Accommodating an aging world will pose significant economic and social challenges and will ultimately call for both paradigm-shift in our understanding, and biomedical interventions into the aging process. Extensive data demonstrate that when the systemic niches of organ stem cells are biochemically rejuvenated, stem cells endogenous to multiple old organs engage in productive tissue regeneration. Importantly, the old circulatory milieu rapidly and significantly inhibits the regenerative performance of endogenous stem cells in young organs. This proposal uses what is known about the role of the circulatory milieu in the rejuvenation of aged tissue repair, with the goal o determining the key molecular mechanisms that are responsible for the phenomena of heterochronic parabiosis. Until recently, it was technologically impossible to specifically label and interrogate the proteome of one animal in the setting of heterochronic parabiosis;however the development of cell-selective metabolic labeling of proteins with non-canonical amino acids via expression of mutant aminoacyl-tRNA synthetases in mammalian cells by the co-PI (David Tirrell) enabled this paradigm shifting approach. This high-risk high-reward project becomes feasible due to the united efforts, areas of expertise and experimental models of the Conboy and Tirrell research groups. The Conboy team has proficiency in studies of heterochronic parabiosis and characterization of the effects of defined factors on tissue regenerative capacity, whereas the Tirrell laboratory has pioneered and time-resolved and cell-selective proteomics. The paradigm changing outcomes of these studies are many fold: (1) revealing the "youthful" pro-regenerative and "aged" inhibitory proteomes of blood serum, (2) uncovering the mechanisms by which the circulation influences the regenerative performance of organ stem cells in muscle and brain/hippocampus;(3) generating a comprehensive data-base that is required for understanding the genetics of aging and importantly, (4) identifying novel ways to rejuvenate multiple organs and extend healthy life span via systemic administration of defined molecules that emulate the physiologically young blood circulation.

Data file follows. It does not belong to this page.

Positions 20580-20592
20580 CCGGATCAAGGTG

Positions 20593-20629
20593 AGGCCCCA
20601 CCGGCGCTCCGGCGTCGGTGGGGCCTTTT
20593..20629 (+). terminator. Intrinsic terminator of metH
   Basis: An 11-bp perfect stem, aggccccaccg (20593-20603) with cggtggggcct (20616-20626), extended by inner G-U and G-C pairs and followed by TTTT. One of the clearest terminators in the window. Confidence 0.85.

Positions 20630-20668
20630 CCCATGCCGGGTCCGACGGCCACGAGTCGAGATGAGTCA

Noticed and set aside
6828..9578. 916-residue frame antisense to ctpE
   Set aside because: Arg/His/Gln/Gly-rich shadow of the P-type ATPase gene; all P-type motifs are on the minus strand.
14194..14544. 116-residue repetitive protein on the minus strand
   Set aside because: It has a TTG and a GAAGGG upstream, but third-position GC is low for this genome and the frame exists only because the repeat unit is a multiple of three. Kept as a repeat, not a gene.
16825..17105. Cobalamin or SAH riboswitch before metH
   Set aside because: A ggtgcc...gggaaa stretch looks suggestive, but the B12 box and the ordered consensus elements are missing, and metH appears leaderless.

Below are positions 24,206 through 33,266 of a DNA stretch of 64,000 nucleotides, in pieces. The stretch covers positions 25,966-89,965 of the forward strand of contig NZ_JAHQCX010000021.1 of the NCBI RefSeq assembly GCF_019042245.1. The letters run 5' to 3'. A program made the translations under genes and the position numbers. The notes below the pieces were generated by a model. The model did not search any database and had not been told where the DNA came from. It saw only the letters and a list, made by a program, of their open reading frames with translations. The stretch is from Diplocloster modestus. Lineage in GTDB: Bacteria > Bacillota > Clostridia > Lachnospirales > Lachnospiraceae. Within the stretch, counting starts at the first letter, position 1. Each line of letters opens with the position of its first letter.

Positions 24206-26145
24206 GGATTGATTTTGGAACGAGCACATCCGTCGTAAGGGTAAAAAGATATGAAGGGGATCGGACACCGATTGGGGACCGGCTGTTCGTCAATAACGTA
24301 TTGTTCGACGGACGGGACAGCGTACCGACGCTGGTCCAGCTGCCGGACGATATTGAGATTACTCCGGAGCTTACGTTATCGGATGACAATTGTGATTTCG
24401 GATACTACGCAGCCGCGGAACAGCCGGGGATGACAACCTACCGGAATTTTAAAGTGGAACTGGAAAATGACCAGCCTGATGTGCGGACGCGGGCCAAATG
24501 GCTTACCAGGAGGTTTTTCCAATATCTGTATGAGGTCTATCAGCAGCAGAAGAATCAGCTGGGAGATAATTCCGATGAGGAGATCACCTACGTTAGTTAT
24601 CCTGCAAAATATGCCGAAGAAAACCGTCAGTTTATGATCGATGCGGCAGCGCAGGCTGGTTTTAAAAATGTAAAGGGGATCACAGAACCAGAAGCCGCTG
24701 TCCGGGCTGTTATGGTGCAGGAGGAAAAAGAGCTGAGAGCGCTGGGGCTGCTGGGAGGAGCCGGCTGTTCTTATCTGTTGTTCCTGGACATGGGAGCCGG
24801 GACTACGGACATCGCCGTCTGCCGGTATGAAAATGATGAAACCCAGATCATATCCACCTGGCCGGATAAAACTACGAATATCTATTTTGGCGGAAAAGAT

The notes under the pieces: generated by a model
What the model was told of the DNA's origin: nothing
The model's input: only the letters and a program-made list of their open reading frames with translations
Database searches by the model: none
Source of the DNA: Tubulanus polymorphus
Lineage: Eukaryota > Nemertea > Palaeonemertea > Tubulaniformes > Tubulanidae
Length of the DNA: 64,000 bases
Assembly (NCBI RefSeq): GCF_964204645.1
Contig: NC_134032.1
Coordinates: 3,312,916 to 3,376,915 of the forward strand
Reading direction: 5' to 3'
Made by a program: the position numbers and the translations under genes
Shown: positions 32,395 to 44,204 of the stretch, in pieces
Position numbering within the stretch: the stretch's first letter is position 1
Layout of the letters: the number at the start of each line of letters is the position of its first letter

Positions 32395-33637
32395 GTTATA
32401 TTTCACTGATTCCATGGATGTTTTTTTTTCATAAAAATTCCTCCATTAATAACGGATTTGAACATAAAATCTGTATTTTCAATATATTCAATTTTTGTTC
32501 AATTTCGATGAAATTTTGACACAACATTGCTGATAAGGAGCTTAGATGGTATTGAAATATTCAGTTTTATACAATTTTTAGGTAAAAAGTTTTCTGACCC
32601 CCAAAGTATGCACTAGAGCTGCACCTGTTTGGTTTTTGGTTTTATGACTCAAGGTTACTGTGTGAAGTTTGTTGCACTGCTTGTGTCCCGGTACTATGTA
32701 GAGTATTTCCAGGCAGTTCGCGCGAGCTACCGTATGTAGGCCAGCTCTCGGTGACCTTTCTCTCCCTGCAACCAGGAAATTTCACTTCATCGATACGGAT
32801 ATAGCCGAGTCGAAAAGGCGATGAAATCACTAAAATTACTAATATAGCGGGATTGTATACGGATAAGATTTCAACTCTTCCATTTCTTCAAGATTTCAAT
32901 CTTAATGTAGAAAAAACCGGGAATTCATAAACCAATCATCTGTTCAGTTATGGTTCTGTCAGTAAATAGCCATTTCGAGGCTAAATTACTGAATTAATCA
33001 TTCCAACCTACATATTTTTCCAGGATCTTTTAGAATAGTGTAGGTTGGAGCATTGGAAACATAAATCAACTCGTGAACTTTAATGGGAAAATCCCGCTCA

Studies of heterochronic parabiosis - surgically sharing the circulatory system between animals of different ages -- demonstrate that the young circulatory milieu rejuvenates, and old circulatory milieu inhibits, the maintenance and repair of multiple organs This proposal uses a novel paradigm of tagging of mammalian proteome with non-natural amino acids with the goal to extrapolate it to in vivo studies thereby determining the key molecular mechanisms that are responsible for the phenomena of heterochronic parabiosis.